Fisher on Running For Office
Last night, I was honored to receive the Republican nomination for a seat in the state Assembly, to represent the district where I have lived for over fifty years.
After ordering some campaign letterheads, and cards, and writing my political "CV", what am I supposed to do now? Get a haircut, maybe, and get my car washed. Be sure to say "Good Morning" to everyone I meet and don't forget to go to church. Perhaps this lull is the time to write a campaign speech, so here goes my first try at one.
CAMPAIGN SPEECH -- Fisher for Assembly. Good afternoon, fellow citizens of the 6th District. I'm here to ask for your vote to become your local representative in the State Assembly. (at this point, insert a joke).
This district's voter registration is 60/40 in favor of my opponents, so I have to work hard as a Republican, and I've got to convince some Democrats to vote for me. I've never met my opponents, so I have no reason to dislike the poor souls, except to note they are on my road, and everybody likes to be given a choice. They are incumbents, but since I have never heard of them before, their incumbency is probably a criticism rather than an asset. I'd be very happy to appear on the same platform with them in a debate, but the League of Women Voters report this is a request which is invariably declined. So, until their campaign managers say something bad about me, I'm not going to be the one to start negative campaigning. Besides, at my age, anything bad about me might be taken as a compliment.
When the Assembly was first started, right here in Haddonfield at the Indian King Tavern, the British were making it difficult to conduct a town meeting, so it seemed best to elect representatives who could assemble in some safe place and conduct business in whatever way they could. The representatives wanted to do what their townspeople wanted, but often they had to guess what was best and take the consequences if they were wrong. Generals Wayne, LaFayette, and Pulaski were rushing around doing the nation's business, but the Assemblymen had to keep the local candles burning.
The reason I bring that up is I have already been deluged with questionnaires and pamphlets, and hammered with what sound like muttered threats, from Issue Groups from all over the country. I'm not sure what the Sierra Club wants from a district that is sixteen feet above sea level. And I doubt if the New Jersey Assembly has much influence over the Alaska wildlife preserve or the possible bombing of Syria. I will be very happy to discuss such issues with all of you, but please don't expect me to have the slightest influence, even if I am elected. So these national interest groups are peddling things I don't plan to spend much time on. Please don't misunderstand. Many are worthy projects, they just don't have anything to do with the New Jersey Assembly, and they stir up animosities between me and other nice guys from Hackensack or Atlantic City which are a big source of the famously bitter partisanship you hear about.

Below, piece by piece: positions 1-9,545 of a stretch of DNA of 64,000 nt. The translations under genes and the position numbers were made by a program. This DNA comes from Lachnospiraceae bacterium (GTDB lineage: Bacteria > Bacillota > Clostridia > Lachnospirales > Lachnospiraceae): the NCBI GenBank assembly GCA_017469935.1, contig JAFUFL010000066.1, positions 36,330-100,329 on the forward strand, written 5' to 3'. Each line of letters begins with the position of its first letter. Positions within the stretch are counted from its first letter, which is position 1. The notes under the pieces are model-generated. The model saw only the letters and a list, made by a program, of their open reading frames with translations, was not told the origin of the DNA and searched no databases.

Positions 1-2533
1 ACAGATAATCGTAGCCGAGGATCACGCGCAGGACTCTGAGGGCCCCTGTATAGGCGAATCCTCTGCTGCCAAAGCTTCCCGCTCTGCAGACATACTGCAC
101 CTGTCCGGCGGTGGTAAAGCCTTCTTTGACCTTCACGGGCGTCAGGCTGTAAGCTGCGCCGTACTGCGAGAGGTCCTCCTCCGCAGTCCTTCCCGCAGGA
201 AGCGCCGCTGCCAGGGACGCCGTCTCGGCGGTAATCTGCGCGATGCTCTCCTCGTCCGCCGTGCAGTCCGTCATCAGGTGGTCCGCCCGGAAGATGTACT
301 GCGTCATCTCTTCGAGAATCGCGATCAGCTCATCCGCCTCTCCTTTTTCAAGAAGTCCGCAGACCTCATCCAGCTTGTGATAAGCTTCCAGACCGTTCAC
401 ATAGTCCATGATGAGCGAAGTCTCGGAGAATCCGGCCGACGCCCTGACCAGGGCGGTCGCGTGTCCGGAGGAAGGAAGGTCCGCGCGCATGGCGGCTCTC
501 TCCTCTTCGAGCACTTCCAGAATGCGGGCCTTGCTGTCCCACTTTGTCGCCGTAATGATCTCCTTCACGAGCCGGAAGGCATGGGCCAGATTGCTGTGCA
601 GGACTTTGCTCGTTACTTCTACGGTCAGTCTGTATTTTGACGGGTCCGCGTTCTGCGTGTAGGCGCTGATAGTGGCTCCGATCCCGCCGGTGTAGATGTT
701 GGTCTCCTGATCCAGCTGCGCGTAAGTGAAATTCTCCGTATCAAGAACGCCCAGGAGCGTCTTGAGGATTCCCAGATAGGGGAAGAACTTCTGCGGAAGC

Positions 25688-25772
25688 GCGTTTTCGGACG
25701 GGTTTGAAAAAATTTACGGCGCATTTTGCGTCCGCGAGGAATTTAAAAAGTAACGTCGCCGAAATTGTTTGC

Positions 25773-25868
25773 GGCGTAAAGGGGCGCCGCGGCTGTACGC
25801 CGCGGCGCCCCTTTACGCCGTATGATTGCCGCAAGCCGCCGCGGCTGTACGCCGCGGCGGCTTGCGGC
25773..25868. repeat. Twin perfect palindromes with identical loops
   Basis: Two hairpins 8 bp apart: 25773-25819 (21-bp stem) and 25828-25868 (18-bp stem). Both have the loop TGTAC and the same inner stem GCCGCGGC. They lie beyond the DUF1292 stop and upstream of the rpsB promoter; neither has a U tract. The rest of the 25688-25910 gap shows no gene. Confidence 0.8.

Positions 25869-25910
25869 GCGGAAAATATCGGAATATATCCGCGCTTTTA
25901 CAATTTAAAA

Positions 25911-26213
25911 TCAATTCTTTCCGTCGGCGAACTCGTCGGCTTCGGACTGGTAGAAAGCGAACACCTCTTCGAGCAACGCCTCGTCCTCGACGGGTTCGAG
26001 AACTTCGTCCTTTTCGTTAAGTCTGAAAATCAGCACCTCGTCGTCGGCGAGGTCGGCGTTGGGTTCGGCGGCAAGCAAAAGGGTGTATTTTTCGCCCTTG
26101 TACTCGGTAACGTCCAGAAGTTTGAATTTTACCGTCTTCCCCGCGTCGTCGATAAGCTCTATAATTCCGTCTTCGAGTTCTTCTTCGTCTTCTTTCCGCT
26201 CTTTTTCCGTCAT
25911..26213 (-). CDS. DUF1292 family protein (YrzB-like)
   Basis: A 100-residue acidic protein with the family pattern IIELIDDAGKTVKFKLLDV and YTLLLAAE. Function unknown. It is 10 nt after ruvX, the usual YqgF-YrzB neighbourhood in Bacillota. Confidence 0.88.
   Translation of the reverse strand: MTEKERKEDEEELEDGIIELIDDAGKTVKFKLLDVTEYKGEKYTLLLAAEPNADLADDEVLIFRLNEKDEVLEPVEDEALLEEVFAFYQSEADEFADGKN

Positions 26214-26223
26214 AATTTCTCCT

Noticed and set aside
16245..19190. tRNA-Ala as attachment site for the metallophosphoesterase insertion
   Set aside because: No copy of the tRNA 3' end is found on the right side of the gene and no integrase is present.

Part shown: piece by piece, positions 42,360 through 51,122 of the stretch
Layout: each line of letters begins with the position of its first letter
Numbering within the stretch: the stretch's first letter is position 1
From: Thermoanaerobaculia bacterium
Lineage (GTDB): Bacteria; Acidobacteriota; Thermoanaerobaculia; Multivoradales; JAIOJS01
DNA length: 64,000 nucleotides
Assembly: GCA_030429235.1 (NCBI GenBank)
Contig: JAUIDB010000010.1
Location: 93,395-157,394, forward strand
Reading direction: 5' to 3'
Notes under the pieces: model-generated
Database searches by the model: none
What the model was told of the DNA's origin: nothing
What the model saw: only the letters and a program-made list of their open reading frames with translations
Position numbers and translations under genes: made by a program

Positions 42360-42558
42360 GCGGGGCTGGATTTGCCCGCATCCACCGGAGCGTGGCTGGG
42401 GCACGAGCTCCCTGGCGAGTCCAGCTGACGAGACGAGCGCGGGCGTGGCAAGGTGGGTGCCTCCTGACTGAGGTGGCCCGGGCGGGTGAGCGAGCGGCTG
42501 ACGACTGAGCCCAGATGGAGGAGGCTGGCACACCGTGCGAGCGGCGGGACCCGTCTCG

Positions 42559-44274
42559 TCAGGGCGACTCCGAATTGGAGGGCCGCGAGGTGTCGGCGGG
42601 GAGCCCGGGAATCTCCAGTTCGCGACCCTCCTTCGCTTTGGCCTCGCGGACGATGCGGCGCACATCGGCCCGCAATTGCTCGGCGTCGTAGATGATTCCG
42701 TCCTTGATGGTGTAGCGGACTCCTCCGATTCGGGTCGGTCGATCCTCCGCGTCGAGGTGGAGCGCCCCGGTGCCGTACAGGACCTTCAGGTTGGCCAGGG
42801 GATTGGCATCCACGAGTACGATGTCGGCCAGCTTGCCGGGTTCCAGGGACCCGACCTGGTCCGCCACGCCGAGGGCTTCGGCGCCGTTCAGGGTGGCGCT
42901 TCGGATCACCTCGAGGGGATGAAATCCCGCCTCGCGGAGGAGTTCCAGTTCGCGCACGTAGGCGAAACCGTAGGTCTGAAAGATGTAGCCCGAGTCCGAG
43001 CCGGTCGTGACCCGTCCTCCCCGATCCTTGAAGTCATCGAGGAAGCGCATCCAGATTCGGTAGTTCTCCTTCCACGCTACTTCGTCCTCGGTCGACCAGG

In fact, there only three planks in my platform, and the rest of the time I plan to listen. The first, of course, is Medicine. Medicine and health insurance are state regulated, so I imagine I would be put on some medical or insurance committee where I have some experience to contribute.
The second is rebuilding the dunes along the shore. I've seen articles bitterly denouncing the use of the eminent domain, taking away the property of citizens without due recompense. Unfortunately, the State of New Jersey owns the beach, so there is no eminent domain involved unless someone has changed something. On the other side of it, I strongly disapprove of neighbors brow-beating each other about something they feel strongly about. Especially when I am afraid the ocean is going to take that beach away, all too soon. My position comes down to costs. If the dunes will probably bring in more tourist revenue than they cost, I would probably agree to take the risk. I go to the shore every summer, but I'm a renter. I never thought the risk of owning a house that blows away was worth it.
The third local issue is dredging the Delaware River. Jersey owns a side of both the Hudson and Delaware, so we are involved. The Chinese are spending heavily to widen the Panama Canal, eventually leading for Atlantic Coast ports. Delaware needs to be deepened to 45 feet, the Hudson to 50 feet. I have no objection to New Jersey supporting both of them, but I am told New York is holding up the Delaware dredging in order to let New York get finished first. And I have been told, but would scarcely believe, that some South Jersey politicians have been favoring the New York position in return for enhancing their own state-wide ambitions. If there is any truth to this, you can count on me to vote the other way.
Originally published: Wednesday, September 11, 2013; most-recently modified: Friday, May 17, 2019